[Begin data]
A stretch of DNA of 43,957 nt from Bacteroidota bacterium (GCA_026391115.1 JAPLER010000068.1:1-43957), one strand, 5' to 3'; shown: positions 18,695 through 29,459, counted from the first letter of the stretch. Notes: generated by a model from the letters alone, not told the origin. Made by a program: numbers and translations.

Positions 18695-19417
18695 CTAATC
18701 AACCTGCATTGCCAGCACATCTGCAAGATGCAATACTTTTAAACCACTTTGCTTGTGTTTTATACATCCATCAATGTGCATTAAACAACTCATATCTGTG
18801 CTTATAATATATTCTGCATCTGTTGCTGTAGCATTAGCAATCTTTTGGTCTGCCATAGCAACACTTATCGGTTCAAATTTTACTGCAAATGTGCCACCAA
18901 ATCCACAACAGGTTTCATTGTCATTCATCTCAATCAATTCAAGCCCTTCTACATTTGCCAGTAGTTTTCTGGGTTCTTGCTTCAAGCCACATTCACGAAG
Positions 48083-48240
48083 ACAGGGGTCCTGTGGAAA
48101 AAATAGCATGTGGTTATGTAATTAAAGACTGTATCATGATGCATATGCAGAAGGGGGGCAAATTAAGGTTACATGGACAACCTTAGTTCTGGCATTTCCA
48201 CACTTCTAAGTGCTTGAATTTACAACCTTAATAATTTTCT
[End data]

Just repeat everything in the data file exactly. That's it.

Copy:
A stretch of DNA of 43,957 nt from Bacteroidota bacterium (GCA_026391115.1 JAPLER010000068.1:1-43957), one strand, 5' to 3'; shown: positions 18,695 through 29,459, counted from the first letter of the stretch. Notes: generated by a model from the letters alone, not told the origin. Made by a program: numbers and translations.

Positions 18695-19417
18695 CTAATC
18701 AACCTGCATTGCCAGCACATCTGCAAGATGCAATACTTTTAAACCACTTTGCTTGTGTTTTATACATCCATCAATGTGCATTAAACAACTCATATCTGTG
18801 CTTATAATATATTCTGCATCTGTTGCTGTAGCATTAGCAATCTTTTGGTCTGCCATAGCAACACTTATCGGTTCAAATTTTACTGCAAATGTGCCACCAA
18901 ATCCACAACAGGTTTCATTGTCATTCATCTCAATCAATTCAAGCCCTTCTACATTTGCCAGTAGTTTTCTGGGTTCTTGCTTCAAGCCACATTCACGAAG
Positions 48083-48240
48083 ACAGGGGTCCTGTGGAAA
48101 AAATAGCATGTGGTTATGTAATTAAAGACTGTATCATGATGCATATGCAGAAGGGGGGCAAATTAAGGTTACATGGACAACCTTAGTTCTGGCATTTCCA
48201 CACTTCTAAGTGCTTGAATTTACAACCTTAATAATTTTCT